Glove Embeddings

In the above image, we can see the words that, on, is, was is represented by vector coefficients.

def loading_embeddings():
    “”” loading glove embeddings “””
    embeddings_index = {}
    f = open(glove_path + ‘glove.6B.100d.txt’, encoding=”utf8″) # loading the file
    for line in f:
        values = line.split()
        word = values[0]
        coefs = np.asarray(values[1:], dtype=’float32′)
        embeddings_index[word] = coefs
    return embeddings_index

Preparing the Embedding Matrix

MAX_NB_WORDS = 100000
def prepare_embedding_matrix(word_index):
    “”” preparing embedding matrix with our data set “””
    embeddings_index = loading_embeddings()
    num_words = min(MAX_NB_WORDS, len(word_index))
    embedding_matrix = np.zeros((num_words + 1, EMBEDDING_DIM))
    for word, i in word_index.items():
        if i >= MAX_NB_WORDS:
        embedding_vector = embeddings_index.get(word)
        if embedding_vector is not None:
            # words not found in embedding index will be all-zeros.
            embedding_matrix[i] = embedding_vector
    return embedding_matrix, num_words
MAX_NB_WORDS is the maximum number of words to consider as features for tokenizer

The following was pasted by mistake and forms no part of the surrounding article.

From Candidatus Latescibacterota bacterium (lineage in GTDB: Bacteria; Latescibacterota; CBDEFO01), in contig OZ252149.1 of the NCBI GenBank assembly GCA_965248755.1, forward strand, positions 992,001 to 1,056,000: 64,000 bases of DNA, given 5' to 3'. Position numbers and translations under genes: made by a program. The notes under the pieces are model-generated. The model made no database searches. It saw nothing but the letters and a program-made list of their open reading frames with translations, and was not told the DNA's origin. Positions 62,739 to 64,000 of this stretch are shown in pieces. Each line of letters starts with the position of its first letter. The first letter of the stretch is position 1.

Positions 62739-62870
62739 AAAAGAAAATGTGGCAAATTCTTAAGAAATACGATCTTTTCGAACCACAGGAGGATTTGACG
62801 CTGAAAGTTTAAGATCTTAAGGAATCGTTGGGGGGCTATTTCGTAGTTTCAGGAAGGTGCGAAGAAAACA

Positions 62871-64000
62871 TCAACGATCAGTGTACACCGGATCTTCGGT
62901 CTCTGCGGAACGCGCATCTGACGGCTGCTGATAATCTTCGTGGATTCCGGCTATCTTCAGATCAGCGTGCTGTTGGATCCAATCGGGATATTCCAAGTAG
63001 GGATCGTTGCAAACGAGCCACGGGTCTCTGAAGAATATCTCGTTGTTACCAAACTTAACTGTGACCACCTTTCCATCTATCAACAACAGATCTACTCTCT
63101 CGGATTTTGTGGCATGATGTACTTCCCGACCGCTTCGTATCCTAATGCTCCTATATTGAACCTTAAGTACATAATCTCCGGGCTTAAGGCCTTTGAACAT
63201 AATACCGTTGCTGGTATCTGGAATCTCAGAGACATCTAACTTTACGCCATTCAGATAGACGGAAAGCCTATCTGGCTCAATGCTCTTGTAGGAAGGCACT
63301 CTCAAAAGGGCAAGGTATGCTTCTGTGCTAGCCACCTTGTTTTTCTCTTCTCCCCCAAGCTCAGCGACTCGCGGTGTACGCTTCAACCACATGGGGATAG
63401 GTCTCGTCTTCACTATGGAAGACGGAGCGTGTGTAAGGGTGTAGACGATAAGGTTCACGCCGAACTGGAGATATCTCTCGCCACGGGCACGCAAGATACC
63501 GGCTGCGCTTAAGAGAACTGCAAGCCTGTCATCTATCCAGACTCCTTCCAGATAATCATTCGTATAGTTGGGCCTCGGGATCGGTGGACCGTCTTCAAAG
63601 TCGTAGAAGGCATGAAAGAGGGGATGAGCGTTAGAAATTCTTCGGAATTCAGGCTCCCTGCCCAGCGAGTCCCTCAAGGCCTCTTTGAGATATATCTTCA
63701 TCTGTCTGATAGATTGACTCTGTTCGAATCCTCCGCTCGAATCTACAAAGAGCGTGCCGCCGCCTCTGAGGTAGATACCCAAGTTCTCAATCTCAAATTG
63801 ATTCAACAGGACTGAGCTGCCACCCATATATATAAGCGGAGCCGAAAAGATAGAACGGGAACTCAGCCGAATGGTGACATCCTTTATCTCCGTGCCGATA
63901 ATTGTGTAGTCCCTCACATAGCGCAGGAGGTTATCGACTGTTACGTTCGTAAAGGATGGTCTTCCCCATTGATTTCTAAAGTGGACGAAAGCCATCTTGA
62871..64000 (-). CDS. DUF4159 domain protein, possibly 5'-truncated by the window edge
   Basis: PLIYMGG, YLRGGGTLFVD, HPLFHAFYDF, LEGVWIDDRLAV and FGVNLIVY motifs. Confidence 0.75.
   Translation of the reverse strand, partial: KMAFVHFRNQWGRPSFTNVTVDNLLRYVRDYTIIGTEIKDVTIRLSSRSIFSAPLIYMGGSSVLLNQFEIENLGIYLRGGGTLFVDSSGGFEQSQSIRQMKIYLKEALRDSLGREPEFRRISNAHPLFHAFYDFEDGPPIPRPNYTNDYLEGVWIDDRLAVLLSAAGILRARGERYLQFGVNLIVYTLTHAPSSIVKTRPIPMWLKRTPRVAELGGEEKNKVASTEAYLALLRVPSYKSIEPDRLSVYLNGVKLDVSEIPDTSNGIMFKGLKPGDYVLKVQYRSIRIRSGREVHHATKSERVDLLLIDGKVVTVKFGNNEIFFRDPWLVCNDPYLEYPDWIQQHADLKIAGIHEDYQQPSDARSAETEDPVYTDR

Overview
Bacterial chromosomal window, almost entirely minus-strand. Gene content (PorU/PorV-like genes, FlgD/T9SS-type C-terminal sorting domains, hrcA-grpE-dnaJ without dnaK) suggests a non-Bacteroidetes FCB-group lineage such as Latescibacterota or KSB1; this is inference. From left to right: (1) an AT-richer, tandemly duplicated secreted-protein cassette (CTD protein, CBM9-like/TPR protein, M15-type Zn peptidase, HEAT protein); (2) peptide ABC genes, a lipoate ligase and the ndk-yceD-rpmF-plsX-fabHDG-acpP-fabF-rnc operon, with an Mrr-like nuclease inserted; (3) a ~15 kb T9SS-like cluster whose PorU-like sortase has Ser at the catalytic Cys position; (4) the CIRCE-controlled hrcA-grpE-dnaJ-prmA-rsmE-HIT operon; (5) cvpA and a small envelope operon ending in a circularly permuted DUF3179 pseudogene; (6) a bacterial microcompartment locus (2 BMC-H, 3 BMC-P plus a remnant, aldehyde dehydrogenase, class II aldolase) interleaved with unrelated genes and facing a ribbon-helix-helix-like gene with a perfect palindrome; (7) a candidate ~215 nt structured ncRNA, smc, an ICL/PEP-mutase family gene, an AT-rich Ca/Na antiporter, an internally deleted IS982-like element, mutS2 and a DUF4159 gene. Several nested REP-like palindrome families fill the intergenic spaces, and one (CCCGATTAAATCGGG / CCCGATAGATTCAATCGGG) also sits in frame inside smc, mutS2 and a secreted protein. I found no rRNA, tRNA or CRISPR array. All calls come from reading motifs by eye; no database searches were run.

word_index is the tokenizer unique words list which extracted by fitting on our dataset content
The minimum of these two parameters is the num_words, which we keep as input_dim for the Keras Embedding layer.

Preparing the dataset for the model to train

def vectorizing_data(df):
    “”” vectorizing and splitting the data for training, testing, validating “””
    label_s = df[‘label’].tolist()
    l = list(set(label_s))
    labels_index = dict([(j,i) for i, j in enumerate(l)])
    labels = [labels_index[i] for i in label_s]
    print(‘Found %s texts.’ % len(df[‘content’]))
    print(‘labels_index — ‘, labels_index)
    tokenizer = Tokenizer(num_words=MAX_NB_WORDS)
    sequences = tokenizer.texts_to_sequences(df[‘content’])
    word_index = tokenizer.word_index
    print(‘Found %s unique tokens.’ % len(word_index))
    df = pad_sequences(sequences, maxlen=MAX_SEQUENCE_LENGTH)
    labels = to_categorical(np.asarray(labels))
    # randomizing and splitting the df into a training set, test set and a validation set
    indices = np.arange(df.shape[0])
    df = df[indices]
    labels = labels[indices]